C. The Court's Third SLTPO Satisfies Rufo Standards And Is
Narrowly Tailored To Achieve The Goals Of The Case
The City argues (City Br. 38-43) that the district court's Third SLTPO does not comply with Rufo v. Inmates of Suffolk County Jail, 502 U.S. 367 (1992). As the NAACP points out (NAACP Br. 37), it is arguable that the district court's adoption of the Third SLTPO is not a modification to the HRO. This Court need not reach this question because, even if it is a modification of the LTPO, it clearly satisfies Rufo standards.
The district court's decision to specify the remedial measures in the Third SLTPO is clearly correct under Rufo and is entitled to significant deference as an exercise of the court's broad remedial authority. The district court retained authority to modify the HRO sua sponte. See Williams v. Edwards, 87 F.3d 126, 131 (5th Cir. 1996) ("A consent decree may be judicially modified, over a party's objection, when the court has reserved the power to modify and articulates the long-term objective to be accomplished."). Under the Second SLTPO, which was "negotiated and agreed to by the parties," the district court "reserve[d] the right to modify [the Second SLTPO] sua sponte [where the district court determined] * * * after a hearing, that the goals set forth herein have not been realized and are not likely to be realized in the foreseeable future, absent such modification" (A-768-769). The facts and circumstances before the district court fully warranted modification to the Second SLTPO since, absent the modification, the goals of the case would not be fully realized.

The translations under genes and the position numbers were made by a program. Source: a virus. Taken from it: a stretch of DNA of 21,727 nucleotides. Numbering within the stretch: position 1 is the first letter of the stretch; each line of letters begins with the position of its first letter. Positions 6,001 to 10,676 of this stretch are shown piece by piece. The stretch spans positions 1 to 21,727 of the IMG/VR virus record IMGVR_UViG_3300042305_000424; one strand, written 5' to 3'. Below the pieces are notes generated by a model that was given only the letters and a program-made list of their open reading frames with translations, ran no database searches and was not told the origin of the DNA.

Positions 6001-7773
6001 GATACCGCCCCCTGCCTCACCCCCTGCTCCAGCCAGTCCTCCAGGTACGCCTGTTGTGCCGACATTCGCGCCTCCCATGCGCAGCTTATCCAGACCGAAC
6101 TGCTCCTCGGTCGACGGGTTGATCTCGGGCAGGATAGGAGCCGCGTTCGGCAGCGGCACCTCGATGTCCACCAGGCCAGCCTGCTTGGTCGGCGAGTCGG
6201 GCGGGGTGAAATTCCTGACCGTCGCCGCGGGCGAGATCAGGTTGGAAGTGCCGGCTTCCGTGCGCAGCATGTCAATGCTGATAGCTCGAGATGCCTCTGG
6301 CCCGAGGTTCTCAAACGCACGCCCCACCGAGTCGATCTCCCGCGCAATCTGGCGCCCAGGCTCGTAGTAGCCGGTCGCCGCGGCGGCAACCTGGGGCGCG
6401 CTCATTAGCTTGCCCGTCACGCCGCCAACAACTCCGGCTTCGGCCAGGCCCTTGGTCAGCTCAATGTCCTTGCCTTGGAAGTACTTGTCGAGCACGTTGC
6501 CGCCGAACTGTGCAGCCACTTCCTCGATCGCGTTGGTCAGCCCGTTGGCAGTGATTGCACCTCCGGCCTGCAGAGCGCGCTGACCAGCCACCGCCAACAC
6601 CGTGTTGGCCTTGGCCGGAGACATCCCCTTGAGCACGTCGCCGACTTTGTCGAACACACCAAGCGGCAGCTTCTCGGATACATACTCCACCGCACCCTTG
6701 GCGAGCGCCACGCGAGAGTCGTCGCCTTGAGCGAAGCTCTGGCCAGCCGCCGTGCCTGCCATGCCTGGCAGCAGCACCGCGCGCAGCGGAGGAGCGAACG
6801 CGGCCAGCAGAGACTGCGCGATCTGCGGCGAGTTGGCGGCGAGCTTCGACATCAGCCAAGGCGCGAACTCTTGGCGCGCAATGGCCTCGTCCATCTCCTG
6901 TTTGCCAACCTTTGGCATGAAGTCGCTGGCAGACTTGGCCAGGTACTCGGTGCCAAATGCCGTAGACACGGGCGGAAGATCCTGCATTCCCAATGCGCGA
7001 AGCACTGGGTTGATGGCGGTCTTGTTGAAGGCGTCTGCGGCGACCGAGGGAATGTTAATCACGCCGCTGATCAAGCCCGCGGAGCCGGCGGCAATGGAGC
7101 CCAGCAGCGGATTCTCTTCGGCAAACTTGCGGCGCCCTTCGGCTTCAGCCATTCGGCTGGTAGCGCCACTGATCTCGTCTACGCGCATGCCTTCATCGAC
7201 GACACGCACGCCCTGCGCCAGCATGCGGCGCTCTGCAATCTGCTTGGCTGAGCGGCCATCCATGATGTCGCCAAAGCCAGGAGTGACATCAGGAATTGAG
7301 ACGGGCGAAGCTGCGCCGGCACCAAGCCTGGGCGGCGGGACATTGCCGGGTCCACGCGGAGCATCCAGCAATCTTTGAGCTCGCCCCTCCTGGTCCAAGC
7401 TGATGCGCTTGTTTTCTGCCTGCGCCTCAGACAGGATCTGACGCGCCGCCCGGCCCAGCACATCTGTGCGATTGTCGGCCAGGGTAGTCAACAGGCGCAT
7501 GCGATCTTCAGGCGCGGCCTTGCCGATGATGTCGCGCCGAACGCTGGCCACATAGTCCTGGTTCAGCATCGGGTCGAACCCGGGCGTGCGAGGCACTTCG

The Supreme Court in Rufo recognized that the "upsurge in institutional reform litigation since Brown v. Board of Education, 347 U.S. 483 (1954), has made the ability of a district court to modify a decree in response to changed circumstances all the more important," and that "in implementing and modifying such decrees * * * a flexible approach is often essential to achieving the goals of reform litigation." 502 U.S. at 380-381. Justice O'Connor explained in her concurring opinion in Rufo that equitable principles apply to modifications of consent decrees, and that a district court has "substantial discretion" to modify a final judgment. 502 U.S. at 393; see also United States v. Eastman Kodak Co., 63 F.3d 95, 101 (2d Cir. 1995); Patterson v. Newspaper & Mail Deliverers' Union, 13 F.3d 33, 38 (2d Cir. 1993), cert. denied, 513 U.S. 809 (1994).